More recently, Rodriguez et al. [8] carried out a scaling analysis and numerical simulation of transient process of cooling-down an initially homogeneous fluid in a vertical cylinder submitted to natural convection. The obtained correlations can be extrapolated to other situations as they are expressed in term of non-dimensional parameters governing the phenomenon that occurs inside the tank.

In this work, a long-term cooling process of a storage tank submitted to unsteady natural convection is numerically investigated. The the top and upper walls of the stoarge tank are supposed adiabatic while the sidewall is submitted to ambient temperature. A series of numerical simulations with the selected values of A, Ra, and Pr (Pr is the Prandtl number) in the ranges of 1/3< A <3, 6.106< Ra < 6.1010 and 1< Pr <1000 have been carried out to validate the developed scaling relations.

The thermal resistances arise as follows






co co






Подпись: and

Zi and Z9 The thermal resistance between the heat source and the external surface of the evaporator and between the external surface of the condenser and the heat sink respectively are given by

evaporative and

Подпись:Z2 and Z8 are the thermal resistances across the thickness of the tube wall in the the condenser respectively, which is determined as





Подпись: (17)7 = ln(D,/D)

8 2nlck

2.2.1 Internal resistant.

Z3p =

______ 1______

Ф3д°’20°’4 (iDLe)0-6


Подпись: (18)

Z3 and Z7 are the internal resistances due to pool and film boiling of the working fluid which is divided into Z3p is resistant from pool boiling:

Z3f is resistant from film boiling at the evaporator section :

Z = CQ13

3f " Бі4/У/3ЬєФ 24/3 (19)

when g is gravity (m/s2)

C is constant of cylinder tube C = (1/4)(3/n)43 = 0.235

Ф2 is Figure of Merit:


Подпись: (20)( 3 2 у ‘ "

Lkl Pl


L is Latent heat of working fluid (kJ/kg)

kl is thermal conductivity of working fluid as liquid phase (W/moC) pl is density of working fluid as liquid phase (kg/m3)

, is viscosity of working fluid as liquid phase (N/m)

: Ф


= 0.325 x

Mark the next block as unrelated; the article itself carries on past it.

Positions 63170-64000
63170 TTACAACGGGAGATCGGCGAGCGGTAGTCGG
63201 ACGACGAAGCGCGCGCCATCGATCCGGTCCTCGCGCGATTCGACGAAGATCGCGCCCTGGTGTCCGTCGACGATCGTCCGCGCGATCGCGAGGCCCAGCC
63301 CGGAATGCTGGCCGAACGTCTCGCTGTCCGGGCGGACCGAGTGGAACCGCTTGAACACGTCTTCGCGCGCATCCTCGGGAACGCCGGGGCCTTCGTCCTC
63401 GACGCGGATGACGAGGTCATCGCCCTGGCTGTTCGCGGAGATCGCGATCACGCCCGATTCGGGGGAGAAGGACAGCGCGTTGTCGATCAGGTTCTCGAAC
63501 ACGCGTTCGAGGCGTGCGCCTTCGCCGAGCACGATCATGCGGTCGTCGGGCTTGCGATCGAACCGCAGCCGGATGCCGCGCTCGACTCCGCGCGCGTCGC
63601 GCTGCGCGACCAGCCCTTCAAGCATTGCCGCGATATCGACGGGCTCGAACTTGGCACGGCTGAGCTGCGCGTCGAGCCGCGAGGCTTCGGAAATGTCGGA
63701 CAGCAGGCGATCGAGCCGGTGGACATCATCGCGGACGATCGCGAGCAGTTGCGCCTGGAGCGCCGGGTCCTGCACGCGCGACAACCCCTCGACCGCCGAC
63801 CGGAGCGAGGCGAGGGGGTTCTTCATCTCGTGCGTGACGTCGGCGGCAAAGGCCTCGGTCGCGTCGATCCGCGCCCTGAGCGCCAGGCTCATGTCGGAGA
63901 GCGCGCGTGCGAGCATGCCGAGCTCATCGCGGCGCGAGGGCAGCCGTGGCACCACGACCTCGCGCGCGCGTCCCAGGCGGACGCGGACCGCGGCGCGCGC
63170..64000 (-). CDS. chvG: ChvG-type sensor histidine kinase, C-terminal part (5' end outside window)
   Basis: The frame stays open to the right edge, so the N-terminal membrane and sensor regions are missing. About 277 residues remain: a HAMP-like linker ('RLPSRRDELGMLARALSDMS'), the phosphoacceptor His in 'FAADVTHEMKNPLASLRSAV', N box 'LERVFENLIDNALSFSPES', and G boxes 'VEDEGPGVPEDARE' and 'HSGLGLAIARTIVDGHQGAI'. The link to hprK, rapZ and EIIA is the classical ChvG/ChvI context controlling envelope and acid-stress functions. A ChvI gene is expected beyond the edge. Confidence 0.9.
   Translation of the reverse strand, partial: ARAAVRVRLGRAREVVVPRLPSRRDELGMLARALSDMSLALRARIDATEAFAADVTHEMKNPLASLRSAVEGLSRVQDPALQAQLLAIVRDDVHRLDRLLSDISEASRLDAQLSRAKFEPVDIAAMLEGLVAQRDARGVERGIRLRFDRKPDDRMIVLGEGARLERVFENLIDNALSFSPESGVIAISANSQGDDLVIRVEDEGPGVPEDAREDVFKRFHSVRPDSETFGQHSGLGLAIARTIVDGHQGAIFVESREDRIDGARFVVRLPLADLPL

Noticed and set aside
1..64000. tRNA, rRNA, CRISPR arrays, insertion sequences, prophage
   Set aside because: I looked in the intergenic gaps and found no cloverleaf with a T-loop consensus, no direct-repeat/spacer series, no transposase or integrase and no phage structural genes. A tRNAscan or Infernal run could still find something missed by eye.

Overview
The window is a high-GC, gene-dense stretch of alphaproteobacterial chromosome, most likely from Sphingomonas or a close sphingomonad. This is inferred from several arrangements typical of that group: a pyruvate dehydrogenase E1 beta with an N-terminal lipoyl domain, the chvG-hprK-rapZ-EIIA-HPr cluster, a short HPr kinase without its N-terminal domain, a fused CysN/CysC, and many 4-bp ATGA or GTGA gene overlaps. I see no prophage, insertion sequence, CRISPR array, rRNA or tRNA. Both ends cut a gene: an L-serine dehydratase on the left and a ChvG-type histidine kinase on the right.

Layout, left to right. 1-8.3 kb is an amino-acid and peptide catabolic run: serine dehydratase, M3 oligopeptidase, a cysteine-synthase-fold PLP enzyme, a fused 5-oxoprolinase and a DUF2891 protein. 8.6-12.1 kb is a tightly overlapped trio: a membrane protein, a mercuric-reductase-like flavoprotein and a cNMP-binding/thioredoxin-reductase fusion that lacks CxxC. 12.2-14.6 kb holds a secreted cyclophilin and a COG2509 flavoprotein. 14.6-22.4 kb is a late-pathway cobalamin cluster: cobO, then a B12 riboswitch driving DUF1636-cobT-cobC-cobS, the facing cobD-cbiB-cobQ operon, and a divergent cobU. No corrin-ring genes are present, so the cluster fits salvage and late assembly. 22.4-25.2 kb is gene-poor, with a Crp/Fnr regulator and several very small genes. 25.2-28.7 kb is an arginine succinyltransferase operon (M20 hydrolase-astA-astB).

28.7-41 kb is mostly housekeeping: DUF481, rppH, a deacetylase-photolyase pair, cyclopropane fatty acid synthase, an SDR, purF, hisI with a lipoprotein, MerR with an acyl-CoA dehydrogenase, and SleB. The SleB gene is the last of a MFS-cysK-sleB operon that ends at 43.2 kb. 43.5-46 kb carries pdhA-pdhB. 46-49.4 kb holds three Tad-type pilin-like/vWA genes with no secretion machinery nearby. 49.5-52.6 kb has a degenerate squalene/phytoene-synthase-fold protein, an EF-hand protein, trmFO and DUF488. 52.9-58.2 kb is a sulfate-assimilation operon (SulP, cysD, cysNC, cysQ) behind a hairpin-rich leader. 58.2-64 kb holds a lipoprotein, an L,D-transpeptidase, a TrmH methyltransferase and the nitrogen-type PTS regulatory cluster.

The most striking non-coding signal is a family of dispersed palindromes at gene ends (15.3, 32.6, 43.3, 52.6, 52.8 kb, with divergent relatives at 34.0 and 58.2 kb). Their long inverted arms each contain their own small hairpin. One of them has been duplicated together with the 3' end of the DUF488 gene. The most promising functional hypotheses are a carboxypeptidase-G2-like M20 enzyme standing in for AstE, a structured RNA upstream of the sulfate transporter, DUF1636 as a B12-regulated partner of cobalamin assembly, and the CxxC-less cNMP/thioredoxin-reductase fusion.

0.5^0.3~ 0.7 pl kl Cpl p 0.25, 0.4,, 0.1 pv L Ul



Подпись: 0.23 Подпись: (21)

Ф3 Figure of Merit (3)

Cpl is the specific heat at constant pressure of working fluid as liquid phase (kJ/kgoC)

pv is the density of working fluid as vapor phase (kg/m3)

Pv is the vapor pressure of working fluid (Pa)

Pa is the atmospheric pressure 101.3 kPa and the condition for using Z3p and Z3f as Z3 is if Z3p > Z3f so

Z3 = Z3p

if Z3p < Z3f so

Z3 = Z3PF+Z3f(1-F) (22)

when F is the filling ratio that is defined by


F =


Подпись: F = Подпись: (23)


Vl is the volume of working fluid (m3)

A is the area cross section of the pipe (m2)







Подпись: Z7 Подпись: (24)

Z7 is the resistance from film boiling of working fluid at the condenser section

Z4 and Z6 are the thermal resistances that occur at the vapor liquid interface in the evaporator and the condenser respectively. These are always neglected, being exceedingly small.

Z5 is the effective thermal resistance due to the pressure drop of the vapor as it flows from the evaporative to the condenser. It is small compared to Z3 and Z7.

Z10 is the axial thermal resistance of the wall of the container. This is always neglected, being exceedingly small. Due to Z4,Z6,Z5 and Z10 always being neglected because of being exceedingly small, thus the overall thermal resistance is approximated by


Подпись:Ztotal = Z1 + Z2 + Z3 + Z7 + Z8 + Z9

Weather data

In order to investigate the potential of solar thermal technologies at a residential scale in Wales, average weather data for the city of Cardiff is used in the simulations. The data used is in TMY2 format and is provided by the weather library of TRNSYS. The TMY2 average year for Cardiff is built in METEONORM, based on measurements from a local weather station [7]. Fig 1 shows the difference between predictions using 30 year average data and the weather data built in

Fig 1. Incident (direct and diffuse) solar energy curves (10m2 collector, 45° tilt South) with ECOTECT data and with 30 year average values given by Page and Lebens.

Подпись: Fig 1. Incident (direct and diffuse) solar energy curves (10m2 collector, 45° tilt South) with ECOTECT data and with 30 year average values given by Page and Lebens .

METEONORM. The values represent the incident solar energy on a 10m2 surface orientated towards south and tilted for 45o in Cardiff calculated with the TMY2 weather data and with average weather data of the years 1941-70[8]. To represent the variations found in real weather conditions, one year data for Cardiff taken from actual measurements from a weather station located at the roof of the Welsh School of Architecture [9] during year 2007 is also used in this study.

Chemical and Sorption Storage — Results from IEA-SHC Task 32

C. Bales1*, P. Gantenbein2, D. Jaehnig3, H. Kerskes4, M. van Essen5, R. Weber6, H. Zondag5

1Solar Energy Research Center SERC, Hogskolan Dalama, 78188 Borlange, Sweden
2SPF Hochschule fur Technik Rapperswil, Oberseestr. 10, CH-8640 Rapperswil, Switzerland
3AEE INTEC, Feldgasse 19, A-8200 Gleisdorf, Austria
4ITW, Pfaffenwaldring 6, D-70550 Stuttgart, Germany
5Energy research Centre of the Netherlands (ECN), P. O. box 1, NL — 1755 ZG Petten, The Netherlands

6EMPA Duebendorf, Abteilung Energiesysteme / Haustechnik, Ueberlandstrasse 129, CH-8600 Duebendorf,


* Corresponding Author, eba@du. se